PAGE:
accomplished by using a combination of differential GPS (DGPS)
correction data, transmitting GPS signal phase information and
ambiguity resolution techniques via statistical tests - possibly with
processing in real-time (real-time kinematic positioning

8.1. Military

Army people were the first to use and they themselves are the
intensive users. Their use is incommensurable

8.1.1. Guidance

The primary military purpose is to allow improved command and

control of forces through an enhanced ability to accurately specify
target locations for cruise missiles or troops. The satellites also
carry nuclear detonation detectors.

For example U.S. Marines used GPS-guided parachutes to carry

supplies to soldiers in an Iraq combat zone for the first time on
August 9.

8.1.2 GPS jamming

A large part of modern munitions, the so-called "smart bombs" or

precision-guided munitions, use GPS. GPS jammers are available,
from Russia, and are about the size of a cigarette box. The U.S.
government believes that such jammers were used occasionally
during the U.S. invasion of Afghanistan. Some officials believe that

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jammers could be used to attract the precision-guided munitions

towards noncombatant infrastructure; other officials believe that the
jammers are completely ineffective. In either case, the jammers are
attractive targets for anti-radiation missiles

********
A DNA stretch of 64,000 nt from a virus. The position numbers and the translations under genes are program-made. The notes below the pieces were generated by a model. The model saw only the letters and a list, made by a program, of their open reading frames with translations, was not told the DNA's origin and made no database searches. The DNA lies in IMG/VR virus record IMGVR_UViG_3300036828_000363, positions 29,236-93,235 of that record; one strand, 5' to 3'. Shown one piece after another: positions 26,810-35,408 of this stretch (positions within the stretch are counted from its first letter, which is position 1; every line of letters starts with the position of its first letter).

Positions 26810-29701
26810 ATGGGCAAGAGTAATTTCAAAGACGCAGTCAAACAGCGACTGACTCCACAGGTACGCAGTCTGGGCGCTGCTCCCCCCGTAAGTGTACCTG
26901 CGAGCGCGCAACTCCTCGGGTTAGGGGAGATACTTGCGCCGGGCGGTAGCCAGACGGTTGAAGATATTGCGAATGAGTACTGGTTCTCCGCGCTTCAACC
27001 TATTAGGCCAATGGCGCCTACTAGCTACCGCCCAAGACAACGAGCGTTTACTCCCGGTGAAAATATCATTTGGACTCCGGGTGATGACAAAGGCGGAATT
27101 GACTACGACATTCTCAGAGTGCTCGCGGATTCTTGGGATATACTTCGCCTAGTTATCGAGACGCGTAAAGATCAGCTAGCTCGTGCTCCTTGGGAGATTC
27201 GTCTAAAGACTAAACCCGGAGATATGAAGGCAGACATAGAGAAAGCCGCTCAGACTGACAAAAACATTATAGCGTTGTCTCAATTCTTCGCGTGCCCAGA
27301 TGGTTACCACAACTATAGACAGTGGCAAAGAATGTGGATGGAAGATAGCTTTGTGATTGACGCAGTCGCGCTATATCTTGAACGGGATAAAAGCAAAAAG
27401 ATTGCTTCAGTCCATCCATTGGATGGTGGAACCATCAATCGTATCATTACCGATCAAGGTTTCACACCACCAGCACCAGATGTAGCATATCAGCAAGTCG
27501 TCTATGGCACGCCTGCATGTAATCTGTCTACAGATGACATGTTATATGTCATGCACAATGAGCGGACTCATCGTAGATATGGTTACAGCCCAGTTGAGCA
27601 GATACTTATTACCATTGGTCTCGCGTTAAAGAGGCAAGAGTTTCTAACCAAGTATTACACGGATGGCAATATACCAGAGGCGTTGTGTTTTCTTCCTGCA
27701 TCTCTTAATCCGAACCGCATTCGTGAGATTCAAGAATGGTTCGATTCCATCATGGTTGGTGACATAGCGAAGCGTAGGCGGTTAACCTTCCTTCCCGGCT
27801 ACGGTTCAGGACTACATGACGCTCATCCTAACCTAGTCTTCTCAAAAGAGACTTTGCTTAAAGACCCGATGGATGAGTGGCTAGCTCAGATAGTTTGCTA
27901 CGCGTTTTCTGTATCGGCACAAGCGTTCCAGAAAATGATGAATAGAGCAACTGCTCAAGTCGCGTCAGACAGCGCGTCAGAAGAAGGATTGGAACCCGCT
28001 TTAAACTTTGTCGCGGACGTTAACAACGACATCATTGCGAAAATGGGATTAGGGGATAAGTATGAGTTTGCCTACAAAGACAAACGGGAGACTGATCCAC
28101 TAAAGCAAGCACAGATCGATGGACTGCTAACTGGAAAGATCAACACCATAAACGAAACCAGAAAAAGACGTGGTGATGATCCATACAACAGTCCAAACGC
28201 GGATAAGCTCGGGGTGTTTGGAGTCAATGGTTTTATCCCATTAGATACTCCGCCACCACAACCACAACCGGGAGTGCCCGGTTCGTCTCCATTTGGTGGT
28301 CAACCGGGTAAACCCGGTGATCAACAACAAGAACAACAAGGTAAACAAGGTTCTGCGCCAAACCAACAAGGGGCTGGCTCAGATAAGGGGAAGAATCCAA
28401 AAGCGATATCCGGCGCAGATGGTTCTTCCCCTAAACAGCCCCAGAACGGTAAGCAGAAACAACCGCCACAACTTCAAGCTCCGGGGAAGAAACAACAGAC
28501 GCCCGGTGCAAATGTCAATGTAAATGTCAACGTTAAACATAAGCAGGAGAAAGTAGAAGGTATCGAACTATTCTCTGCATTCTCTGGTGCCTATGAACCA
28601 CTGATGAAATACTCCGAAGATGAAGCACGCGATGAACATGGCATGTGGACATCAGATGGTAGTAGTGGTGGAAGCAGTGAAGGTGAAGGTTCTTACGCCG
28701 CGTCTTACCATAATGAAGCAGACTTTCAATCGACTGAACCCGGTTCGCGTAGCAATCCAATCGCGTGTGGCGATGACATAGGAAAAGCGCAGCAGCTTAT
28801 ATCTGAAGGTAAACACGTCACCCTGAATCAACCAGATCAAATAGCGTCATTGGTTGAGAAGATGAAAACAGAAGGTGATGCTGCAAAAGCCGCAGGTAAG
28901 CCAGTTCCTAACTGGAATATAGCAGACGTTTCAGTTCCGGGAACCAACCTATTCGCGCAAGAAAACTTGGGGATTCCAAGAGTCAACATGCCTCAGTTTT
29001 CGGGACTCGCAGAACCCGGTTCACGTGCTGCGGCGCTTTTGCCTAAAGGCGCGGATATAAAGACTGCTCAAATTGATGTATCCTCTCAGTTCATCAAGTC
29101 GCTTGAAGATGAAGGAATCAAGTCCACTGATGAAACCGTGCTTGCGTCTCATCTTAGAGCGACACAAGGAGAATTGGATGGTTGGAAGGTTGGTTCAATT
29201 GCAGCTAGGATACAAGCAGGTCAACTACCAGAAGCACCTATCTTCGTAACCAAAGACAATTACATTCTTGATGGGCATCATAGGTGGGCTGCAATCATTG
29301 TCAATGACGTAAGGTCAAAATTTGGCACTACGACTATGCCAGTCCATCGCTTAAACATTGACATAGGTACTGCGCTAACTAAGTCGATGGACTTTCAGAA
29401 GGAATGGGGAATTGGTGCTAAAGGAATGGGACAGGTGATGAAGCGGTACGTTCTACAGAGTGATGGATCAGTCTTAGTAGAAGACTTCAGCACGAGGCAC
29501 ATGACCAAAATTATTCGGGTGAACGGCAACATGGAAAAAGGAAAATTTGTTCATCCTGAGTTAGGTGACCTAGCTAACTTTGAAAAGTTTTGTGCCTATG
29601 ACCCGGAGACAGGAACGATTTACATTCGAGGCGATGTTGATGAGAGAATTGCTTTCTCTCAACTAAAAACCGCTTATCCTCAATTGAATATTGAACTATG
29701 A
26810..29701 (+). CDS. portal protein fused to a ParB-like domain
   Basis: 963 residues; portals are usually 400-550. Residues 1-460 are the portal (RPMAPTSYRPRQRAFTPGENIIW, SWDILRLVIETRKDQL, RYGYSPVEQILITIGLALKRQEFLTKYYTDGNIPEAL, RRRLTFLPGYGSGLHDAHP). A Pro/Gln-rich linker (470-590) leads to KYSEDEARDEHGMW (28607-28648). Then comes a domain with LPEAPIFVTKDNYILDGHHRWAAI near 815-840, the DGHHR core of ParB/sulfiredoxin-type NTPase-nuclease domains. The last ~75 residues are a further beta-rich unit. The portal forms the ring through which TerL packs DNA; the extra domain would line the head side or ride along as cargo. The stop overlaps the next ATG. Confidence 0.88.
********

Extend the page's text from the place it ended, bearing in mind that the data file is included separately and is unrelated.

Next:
8.2 Air

GPS offers an inexpensive and reliable supplement to existing

navigation techniques for aircraft. Civil aircraft typically fly from one
ground beacon, or waypoint, to another. With GPS, an aircraft's
computers can be programmed to fly a direct route to a destination.
The savings in fuel and time can be significant.

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GPS can simplify and improve the method of guiding planes to a

safe landing, especially in poor weather. With advanced GPS
systems, airplanes can be guided to touchdown even when visibility
is poor. For the private pilot, inexpensive GPS systems provide
position information in a practical, simple, and useful form.

8.2.1. GPS Navigation in the Air

Pilots on long distance flights without GPS rely on

navigational beacons located across the country. Using GPS, aircraft
can fly the most direct routes between airports.

8.2.2. GPS in the Cockpit

Pilots often rely on GPS to navigate to their destinations. A

GPS receiver in the cockpit provides the pilot with accurate position
data and helps him or her keep the airplane on course.

8.3. Sea

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8.3.1 Nautical Chart Error

The data collected from satellite navigation systems provide more

accurate information for maps and nautical and aeronautical charts.
This example demonstrates how charts are updated to prevent
navigational mishaps.

GPS is a powerful tool that can save a ship's navigator hours of